Pregnancy-related Pelvic Pain
Bones & Joints
The pelvis comprises three bony segments: two ‘hip bones’ (the fused bones of the ilium, pubis & ischium) and the sacrum. Between the three bony segments are three joints; two sacroiliac joints posteriorly and the pubic symphysis anteriorly.
Deep muscles work to ‘stabilise’ the bones of the pelvis: transversus abdominis, multifidus, pelvic floor muscles and respiratory diaphragm. Gluteus medius and minimus are important muscles that contribute to control of the pelvis.
The pelvis needs to be simultaneously mobile and stable for optimum function. The pelvis gains stability from the shape of the joints (how the joints fit together), the ligaments that cross the joints, and the deep and superficial muscles.
Pregnancy-related pelvic pain (PPP) is pain in and around the pelvis experienced during and/or after pregnancy. It is also known as pelvic girdle pain or ‘pelvic instability’. During pregnancy relaxin is released to soften the ligaments of the pelvis to prepare the pelvis for labour and childbirth. In some women, the softening of the ligaments causes excessive laxity of the joints of the pelvis, resulting in excessive movement at these joints, irritation, inflammation and pain. Pain can be experienced in any or all of the pelvic joints.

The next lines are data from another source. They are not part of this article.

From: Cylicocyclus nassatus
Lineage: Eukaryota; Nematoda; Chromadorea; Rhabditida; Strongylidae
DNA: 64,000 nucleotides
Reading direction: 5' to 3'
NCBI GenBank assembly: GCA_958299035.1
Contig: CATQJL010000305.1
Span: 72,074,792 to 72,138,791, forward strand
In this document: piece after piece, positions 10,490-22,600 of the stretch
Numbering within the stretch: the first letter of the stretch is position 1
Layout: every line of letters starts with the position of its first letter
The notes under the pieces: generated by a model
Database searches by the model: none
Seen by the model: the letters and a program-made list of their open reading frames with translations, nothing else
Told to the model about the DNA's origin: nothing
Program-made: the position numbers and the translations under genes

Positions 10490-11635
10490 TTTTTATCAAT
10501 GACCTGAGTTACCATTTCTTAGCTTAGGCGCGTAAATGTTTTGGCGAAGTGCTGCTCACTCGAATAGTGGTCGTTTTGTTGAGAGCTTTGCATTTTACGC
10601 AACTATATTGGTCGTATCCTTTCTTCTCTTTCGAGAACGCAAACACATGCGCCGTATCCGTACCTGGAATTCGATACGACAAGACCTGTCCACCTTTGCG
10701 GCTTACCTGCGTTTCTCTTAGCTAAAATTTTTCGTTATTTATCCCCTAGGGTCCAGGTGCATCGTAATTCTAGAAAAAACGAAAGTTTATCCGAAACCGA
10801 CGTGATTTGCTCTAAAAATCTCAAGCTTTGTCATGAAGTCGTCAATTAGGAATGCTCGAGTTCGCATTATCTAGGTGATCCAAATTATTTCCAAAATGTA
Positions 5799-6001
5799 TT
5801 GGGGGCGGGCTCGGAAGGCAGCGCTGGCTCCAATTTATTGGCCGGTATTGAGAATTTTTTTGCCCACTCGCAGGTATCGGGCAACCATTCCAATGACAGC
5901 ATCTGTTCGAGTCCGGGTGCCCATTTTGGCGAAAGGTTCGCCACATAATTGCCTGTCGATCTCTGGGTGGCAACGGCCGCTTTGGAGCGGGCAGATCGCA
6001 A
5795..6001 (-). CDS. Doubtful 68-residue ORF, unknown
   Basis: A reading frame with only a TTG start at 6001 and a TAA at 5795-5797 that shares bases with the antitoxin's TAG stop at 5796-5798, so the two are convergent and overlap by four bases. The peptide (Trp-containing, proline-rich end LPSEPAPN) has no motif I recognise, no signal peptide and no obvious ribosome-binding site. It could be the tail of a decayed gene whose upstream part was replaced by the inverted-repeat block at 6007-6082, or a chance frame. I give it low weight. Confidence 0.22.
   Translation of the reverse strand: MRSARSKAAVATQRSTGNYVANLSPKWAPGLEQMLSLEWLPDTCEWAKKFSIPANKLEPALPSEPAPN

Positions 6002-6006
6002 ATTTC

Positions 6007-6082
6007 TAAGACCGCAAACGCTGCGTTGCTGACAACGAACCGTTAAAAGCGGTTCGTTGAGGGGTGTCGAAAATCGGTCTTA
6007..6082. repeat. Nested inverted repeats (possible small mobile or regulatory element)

The symptoms of PPP include a sense of pelvic instability, pain in the back of the pelvis, the front of the pelvis, the low back, hips or upper legs. Women often have trouble walking and may have a “waddling” walk. They also have trouble with activities that require them to stand on one leg, such as dressing, walking, walking up and down stairs, getting into and out of a car.
What to do
If a woman is experiencing PPP, she can consult a healthcare practitioner with experience treating this condition. The treatment options may include massage of tight muscles, mobilisation of painful joints, strengthening exercises for the deep stabilising muscles with the use of real time ultrasound, general strengthening of the pelvic girdle muscles and postural re-education.
A woman experiencing PPP may be provided with a sacroiliac joint (SIJ) belt or a compression garment such as TubigripTM or a pregnancy/post-partum compression garment (shorts or leggings). The SIJ belt or compression garment provides the pelvis with an external force that provides ‘core stability’ to help stabilise the pelvis and reduce pain. Pilates, yoga and hydrotherapy can be beneficial for women with PPP. Occasionally, if the PPP is severe, the woman may need to use crutches or even a wheelchair in extreme cases.